Kelly Lynne D’Angelo, Haudenosaunee: They are going to start “outlawing” our rights, one-by-one. They are going to make things “illegal,” like abortion, to jail us. We need to resist NOW. Loudly.
Kansas State Rep. Christina Haswood, Diné: With #RoeVWade on all our minds, I’m fired up to be in DC right now with my fellow pro-choice Democratic women who are going to lead the charge in their home states. We need all hands on deck.
Rebecca Nagle, ᏣᏗᎮ: I don’t want to hear outrage from Democratic elected leaders. I want to hear what the [expletive] plan is. #RoeVWade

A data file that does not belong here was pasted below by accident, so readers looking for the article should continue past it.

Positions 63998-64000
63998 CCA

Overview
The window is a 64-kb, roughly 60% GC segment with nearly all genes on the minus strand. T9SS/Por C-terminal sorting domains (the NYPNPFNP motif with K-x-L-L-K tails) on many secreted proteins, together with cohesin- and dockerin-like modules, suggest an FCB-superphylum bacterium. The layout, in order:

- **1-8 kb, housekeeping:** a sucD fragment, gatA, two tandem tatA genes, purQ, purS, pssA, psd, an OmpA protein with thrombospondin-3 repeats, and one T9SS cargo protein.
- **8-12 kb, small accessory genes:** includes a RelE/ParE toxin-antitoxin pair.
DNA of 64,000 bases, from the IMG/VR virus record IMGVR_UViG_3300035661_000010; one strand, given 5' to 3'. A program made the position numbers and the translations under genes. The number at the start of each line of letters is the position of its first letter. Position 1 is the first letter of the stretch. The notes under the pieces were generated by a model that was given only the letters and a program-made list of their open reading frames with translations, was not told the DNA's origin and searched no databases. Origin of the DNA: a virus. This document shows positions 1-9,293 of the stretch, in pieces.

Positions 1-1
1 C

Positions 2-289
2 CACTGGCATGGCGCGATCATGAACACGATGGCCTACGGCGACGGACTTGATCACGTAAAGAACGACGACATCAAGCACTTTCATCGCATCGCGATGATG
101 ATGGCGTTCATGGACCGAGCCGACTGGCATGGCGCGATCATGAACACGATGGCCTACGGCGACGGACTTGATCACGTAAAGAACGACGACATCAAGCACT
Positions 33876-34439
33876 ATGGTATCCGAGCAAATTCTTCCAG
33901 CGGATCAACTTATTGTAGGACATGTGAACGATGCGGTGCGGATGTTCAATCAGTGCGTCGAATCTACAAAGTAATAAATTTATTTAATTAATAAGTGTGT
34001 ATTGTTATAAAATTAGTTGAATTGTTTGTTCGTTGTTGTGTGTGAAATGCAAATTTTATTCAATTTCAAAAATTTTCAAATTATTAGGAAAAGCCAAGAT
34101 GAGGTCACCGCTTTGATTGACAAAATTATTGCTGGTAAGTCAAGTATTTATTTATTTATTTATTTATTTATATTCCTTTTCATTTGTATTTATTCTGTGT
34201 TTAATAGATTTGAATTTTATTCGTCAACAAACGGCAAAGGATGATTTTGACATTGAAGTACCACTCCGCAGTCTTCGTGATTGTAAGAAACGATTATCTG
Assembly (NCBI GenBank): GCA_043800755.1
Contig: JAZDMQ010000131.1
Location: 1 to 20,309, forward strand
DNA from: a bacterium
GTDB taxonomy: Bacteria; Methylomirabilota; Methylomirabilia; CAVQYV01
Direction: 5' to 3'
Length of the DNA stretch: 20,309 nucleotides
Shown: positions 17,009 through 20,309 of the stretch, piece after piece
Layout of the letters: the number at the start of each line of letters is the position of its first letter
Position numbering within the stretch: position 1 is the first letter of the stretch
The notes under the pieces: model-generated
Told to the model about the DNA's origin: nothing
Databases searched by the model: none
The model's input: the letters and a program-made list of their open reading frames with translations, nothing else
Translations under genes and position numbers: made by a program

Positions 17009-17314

Deoné Newell, Blk.native: When a Navajo (Diné), we believe they are a part of two worlds: the spirit world and the physical world. Yet they still belong to the Holy People (Diyin Dine’é). It’s not until the baby’s first laugh that we believe the baby is chosen to transition from the spirit world into our world. When a Navajo baby laughs, they are telling the Holy People they are happy with their new family. They have made a connection in our world and have chosen to stay with us. During pregnancy, the mother and the spirit of the unborn are in communion. The mother decides if it is time to bring that spirit into the world. This decision is reserved strictly for the mother. If it is not time, for any reason (including but not limited to climate, war, famine, the well-being of the mother and/or other children, intuition, etc.) the mother can choose to abort a pregnancy. This decision is celebrated. The mother along with the elders, midwives, her guides, and the ancestors go into ceremony specifically with the intention of aborting a pregnancy. The woman is provided with tinctures, herbs, and talismans to help this process. Specific songs are sung and prayers are said thanking the Holy People for temporary fellowship with the unborn. The entire community is in support of this process. For centuries, midwives and healers have held sacred knowledge of which contraceptive and abortifacient plants could be made available to women in their communities. Abortion has always been a part of Indigenous communities and is celebrated. The anti-abortion movement is rooted in colonial oppression and assimilation.